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Nigeria religious war boosts poll tensions

Sudan recognises landslide vote for indepedent south
Khartoum (AFP) Jan 31, 2011 - Sudanese Vice President Ali Osman Taha said on Monday that Khartoum accepted the landslide vote for southern independence, in the first official reaction from the north after preliminary results were announced. "We announce that we accept the outcome of the referendum and we agree on the results," Taha told a news conference in the Sudanese capital, emphasising the intention of government "to pursue a policy of good neighbourly relations with the south." Nearly 99 percent of southern Sudanese chose to split from the north in the landmark January 9-15 referendum, according to full preliminary results announced on Sunday at a ceremony attended by president Salva Kiir in Juba.

Taha also pledged on Monday to push the joint committees to resolve all outstanding issues being negotiated by Khartoum and Juba before the south secedes in July, particularly the disputed border region of Abyei. More than 37 people died in clashes in Abyei earlier this month, amid a deadlock over a planned simultaneous plebiscite on whether the region stays with the north or joins the south. At the African Union summit in Addis Ababa on Monday, Kiir reiterated his Sudan People's Liberation Movement's stand that the contested region of Abyei should hold a referendum to determine its future or be handed to the south by a presidential decree.

Separately, Sudan's joint defence council agreed in Juba to deploy special integrated troops in the flashpoint region to guarantee security, facilitate the free movement of nomadic herders, and protect those people voluntarily returning to the south, the semi-official Sudanese Media Centre reported. The referendum was a key plank of the 2005 peace agreement that ended a devastating 22-year war between the black Christian-dominated south and the mainly Arab Muslim and Muslim north, in which about two million people died. Sudanese President Omar al-Bashir, who spearheaded the north's efforts to quash the southern rebels during much of the civil war, has already recognised the prospect of partition.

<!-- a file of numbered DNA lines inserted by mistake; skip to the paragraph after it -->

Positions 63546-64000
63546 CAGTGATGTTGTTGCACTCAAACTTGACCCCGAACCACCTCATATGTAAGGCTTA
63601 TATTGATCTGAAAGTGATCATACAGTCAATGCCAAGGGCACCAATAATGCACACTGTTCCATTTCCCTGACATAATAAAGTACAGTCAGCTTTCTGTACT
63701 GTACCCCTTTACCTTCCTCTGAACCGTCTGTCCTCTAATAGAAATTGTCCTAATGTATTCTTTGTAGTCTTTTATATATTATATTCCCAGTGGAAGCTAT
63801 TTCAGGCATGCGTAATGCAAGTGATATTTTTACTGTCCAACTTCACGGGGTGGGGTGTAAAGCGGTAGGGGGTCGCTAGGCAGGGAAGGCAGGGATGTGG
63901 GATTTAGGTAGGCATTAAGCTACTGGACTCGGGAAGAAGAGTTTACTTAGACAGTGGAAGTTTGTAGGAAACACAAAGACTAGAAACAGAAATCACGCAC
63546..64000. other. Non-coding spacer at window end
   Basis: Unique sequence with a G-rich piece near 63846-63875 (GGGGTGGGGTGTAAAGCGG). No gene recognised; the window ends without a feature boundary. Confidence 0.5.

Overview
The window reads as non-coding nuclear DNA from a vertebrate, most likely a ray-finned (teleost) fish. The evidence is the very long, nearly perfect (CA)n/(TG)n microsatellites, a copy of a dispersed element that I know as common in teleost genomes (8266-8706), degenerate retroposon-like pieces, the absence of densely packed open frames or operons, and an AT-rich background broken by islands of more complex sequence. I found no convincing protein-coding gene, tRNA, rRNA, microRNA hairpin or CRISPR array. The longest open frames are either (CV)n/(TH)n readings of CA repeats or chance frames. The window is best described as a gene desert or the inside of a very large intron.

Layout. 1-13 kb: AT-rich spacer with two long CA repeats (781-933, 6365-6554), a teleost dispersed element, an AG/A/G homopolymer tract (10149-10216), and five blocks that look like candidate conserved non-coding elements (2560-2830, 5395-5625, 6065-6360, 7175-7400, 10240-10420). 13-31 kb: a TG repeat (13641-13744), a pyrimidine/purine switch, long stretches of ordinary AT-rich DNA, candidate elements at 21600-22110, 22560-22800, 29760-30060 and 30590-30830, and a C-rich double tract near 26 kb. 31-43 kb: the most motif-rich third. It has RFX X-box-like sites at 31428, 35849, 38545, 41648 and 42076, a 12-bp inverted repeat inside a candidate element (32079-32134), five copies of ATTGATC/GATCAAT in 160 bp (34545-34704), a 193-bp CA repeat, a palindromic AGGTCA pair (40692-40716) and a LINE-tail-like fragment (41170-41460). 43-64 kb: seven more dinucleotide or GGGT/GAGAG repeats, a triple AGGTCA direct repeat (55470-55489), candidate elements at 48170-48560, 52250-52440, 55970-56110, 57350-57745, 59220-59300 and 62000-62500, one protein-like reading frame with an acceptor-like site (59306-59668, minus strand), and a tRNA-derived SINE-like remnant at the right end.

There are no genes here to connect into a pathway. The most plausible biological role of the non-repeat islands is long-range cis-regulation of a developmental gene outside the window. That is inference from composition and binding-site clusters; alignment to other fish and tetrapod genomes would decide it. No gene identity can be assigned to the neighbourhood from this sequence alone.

by Staff Writers
Kano, Nigeria (UPI) Jan 31, 2011
Dozens of people have been reported killed in renewed fighting between Christians and Muslims in Nigeria's troubled north, heightening fears the bloodshed will worsen as Africa's most populous nation braces for divisive elections in April.

At least 35 people have been slain in the flash-point city of Jos over the last few days, police reported. Military forces in the region were ordered to shoot to-kill suspected troublemakers.

The sectarian violence in the key African oil producer followed the death Friday of a leading candidate for the governorship of Borno state in a suspected assassination ahead of the polling.

Modu Fannami Gubio, running on the ticket of the All Nigerian People's Party which rules in Borno, was killed by four gunmen on motorcycles outside his father's home in Maiduguri, the Borno state capital. Gubio's younger brother and five bodyguards and political aides were also killed.

Borno Police Chief Mohammed Jinjiri Abubakar called it "a political assassination."

The killing bore all the hallmarks of Boko Haram, a Muslim extremist group that launched an uprising in July 2009 and has been blamed for much of the region's sectarian bloodletting.

Boko Haram, which means "Western education is sacrilege" in the local Hausa language, has frequently attacked security personnel with gunmen on motorcycles.